Sunflower + Black Sesame Seed Crackers

January 24, 2017

If you looked around the apartment, you’d guess I was a comfortable minimalist. My closet isn’t overflowing with unworn items or out of season boots. The medicine cabinet is filled just with the products I use on a daily basis. I don’t really keep papers or objects around; if it isn’t in use regularly, it doesn’t have a place to live here. And then you’d come into the kitchen, and I am not sure what you’d think. 

As I’ve been transforming my work and schedule into a freelance-driven, home-office, tackling the organization of the kitchen has been one of my biggest tasks. As it turns out, I’m not a minimalist here; instead the cabinets are filled with jars and bottles of molasses, vinegars and honeys and chocolate bars that have intrigued me.  I’ve managed to gather an apothecary of spices and salts from all over the world, collected as I’ve traveled. The collection of exotic and unexpected grains and flours can only be referred to as a library, and every ingredient has a story. Saffron brought to me as a gift from the Middle East. A bottle of Cuban honey smuggled out of the country in a backpack by another darling (and daring) friend. Jars of tea I picked up in the corners of China.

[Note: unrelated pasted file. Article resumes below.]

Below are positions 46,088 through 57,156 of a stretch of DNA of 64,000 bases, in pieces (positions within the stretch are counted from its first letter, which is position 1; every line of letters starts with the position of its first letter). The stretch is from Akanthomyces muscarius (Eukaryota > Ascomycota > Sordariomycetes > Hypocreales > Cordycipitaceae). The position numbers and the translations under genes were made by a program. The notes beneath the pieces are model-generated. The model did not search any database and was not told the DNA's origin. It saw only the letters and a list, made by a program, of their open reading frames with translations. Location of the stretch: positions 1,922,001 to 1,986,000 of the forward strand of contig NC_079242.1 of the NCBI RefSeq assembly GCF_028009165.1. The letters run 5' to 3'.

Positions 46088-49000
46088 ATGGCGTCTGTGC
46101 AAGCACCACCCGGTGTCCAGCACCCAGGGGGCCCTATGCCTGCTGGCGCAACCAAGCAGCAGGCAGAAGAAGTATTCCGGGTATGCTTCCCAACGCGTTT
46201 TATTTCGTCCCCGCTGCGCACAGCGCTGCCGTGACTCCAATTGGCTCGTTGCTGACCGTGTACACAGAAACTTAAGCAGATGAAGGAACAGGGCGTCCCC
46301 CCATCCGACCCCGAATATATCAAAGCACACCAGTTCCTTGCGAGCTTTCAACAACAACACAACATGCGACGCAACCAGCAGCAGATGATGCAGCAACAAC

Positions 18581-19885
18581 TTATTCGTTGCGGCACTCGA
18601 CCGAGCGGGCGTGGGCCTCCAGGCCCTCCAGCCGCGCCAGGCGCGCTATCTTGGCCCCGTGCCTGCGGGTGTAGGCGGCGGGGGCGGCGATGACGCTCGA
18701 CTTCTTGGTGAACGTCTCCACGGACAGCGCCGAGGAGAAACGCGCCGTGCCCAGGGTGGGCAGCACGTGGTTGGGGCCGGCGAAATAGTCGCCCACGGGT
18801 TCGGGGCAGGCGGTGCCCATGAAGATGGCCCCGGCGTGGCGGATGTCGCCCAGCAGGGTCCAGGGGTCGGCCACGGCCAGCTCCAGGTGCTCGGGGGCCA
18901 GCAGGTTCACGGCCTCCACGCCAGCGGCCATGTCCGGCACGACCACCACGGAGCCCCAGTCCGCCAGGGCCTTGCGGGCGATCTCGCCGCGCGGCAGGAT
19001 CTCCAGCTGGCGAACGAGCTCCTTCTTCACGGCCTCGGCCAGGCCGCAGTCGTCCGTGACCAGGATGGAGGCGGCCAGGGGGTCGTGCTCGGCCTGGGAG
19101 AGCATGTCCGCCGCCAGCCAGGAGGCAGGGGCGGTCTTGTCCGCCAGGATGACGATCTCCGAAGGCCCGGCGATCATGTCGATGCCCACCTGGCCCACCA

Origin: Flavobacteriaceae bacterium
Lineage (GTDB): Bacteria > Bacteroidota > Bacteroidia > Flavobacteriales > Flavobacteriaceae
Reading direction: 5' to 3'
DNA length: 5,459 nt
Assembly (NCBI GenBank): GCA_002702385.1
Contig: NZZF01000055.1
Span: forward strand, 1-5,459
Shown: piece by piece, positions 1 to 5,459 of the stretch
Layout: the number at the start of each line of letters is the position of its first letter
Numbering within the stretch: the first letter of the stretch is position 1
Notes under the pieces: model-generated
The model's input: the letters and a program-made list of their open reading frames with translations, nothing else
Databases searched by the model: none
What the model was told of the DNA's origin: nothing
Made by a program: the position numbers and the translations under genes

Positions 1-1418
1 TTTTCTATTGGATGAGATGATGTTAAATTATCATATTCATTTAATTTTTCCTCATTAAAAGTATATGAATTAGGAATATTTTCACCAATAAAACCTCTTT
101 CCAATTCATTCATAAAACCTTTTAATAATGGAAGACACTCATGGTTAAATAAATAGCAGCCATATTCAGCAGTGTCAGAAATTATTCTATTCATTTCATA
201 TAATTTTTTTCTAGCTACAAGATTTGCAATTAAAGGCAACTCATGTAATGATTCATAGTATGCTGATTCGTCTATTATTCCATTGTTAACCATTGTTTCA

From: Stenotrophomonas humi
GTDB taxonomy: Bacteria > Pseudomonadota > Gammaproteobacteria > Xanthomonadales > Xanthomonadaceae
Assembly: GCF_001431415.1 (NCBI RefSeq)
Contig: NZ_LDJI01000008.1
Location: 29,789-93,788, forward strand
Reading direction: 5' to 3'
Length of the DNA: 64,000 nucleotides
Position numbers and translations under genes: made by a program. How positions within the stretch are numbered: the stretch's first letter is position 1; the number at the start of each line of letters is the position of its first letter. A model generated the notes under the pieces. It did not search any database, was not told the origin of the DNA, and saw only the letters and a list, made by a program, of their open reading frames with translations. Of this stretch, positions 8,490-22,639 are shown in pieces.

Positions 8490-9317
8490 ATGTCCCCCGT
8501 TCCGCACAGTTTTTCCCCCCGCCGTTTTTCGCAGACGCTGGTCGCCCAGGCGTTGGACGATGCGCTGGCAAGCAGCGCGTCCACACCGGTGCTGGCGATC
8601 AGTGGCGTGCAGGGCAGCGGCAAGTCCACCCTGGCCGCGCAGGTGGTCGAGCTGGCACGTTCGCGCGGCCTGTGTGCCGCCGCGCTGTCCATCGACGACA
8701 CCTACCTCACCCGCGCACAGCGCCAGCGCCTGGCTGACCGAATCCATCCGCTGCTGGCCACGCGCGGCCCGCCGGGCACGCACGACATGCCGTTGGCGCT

Part of the organization process has been to organize all of this goodness of course, but also to clear out the old and make way for the new (because I don’t imagine my collecting habit to dwindle, no matter how curated my closet becomes.) So when we ran out of crackers the other day, and I knew we’d want some for cheese and olives later, I decided to make some up instead of to hop in the car to find a box. The grain library had a few small bags to spare (and I’ve managed to acquire two whole jars of black sesame seeds) and so these easy, tasty, umami little snacks came together with some inspiration from Alice Medrich’s book Flavor Flours.

You don’t need to have your own flour library to make crackers; in fact, you could absolutely substitute the flours I used here for any that you particularly like. In fact, I encourage you to use the flour that you have on hand to see what happens. These particular crackers were a snap because none of the flours I used contain gluten, so you could mix them forever without them being difficult to roll out into cracker shapes. The toothsome, satisfying crunch and gluten-free qualities of these crackers are some of my favorite virtues here; I think its really healthy to try to mix up the kinds of grains that I eat and since I love to have crackers as a late afternoon snack with this crave-able carrot dip, or just with cheese and olives, this is an easy sell for me. 

A few tips on making these: don’t let the baking process be intimidating to you. While the crackers do require your attention while baking, the rolling out process is ridiculously straightforward once you get the hang of it and the product – yummy homemade crackers – is absolutely the budget of your time when you consider what *really* special crackers will cost you at a good grocery store. Now that I’ve made these a few times they’re falling into the regular rotation of weekly things I bake. Maybe you’ll find the same! Lastly, keep a bit of extra water on hand to add to the dough if it isn’t quite sticky enough. You don’t want it to be tacky, but you do want it to form a nice ball of dough while mixing.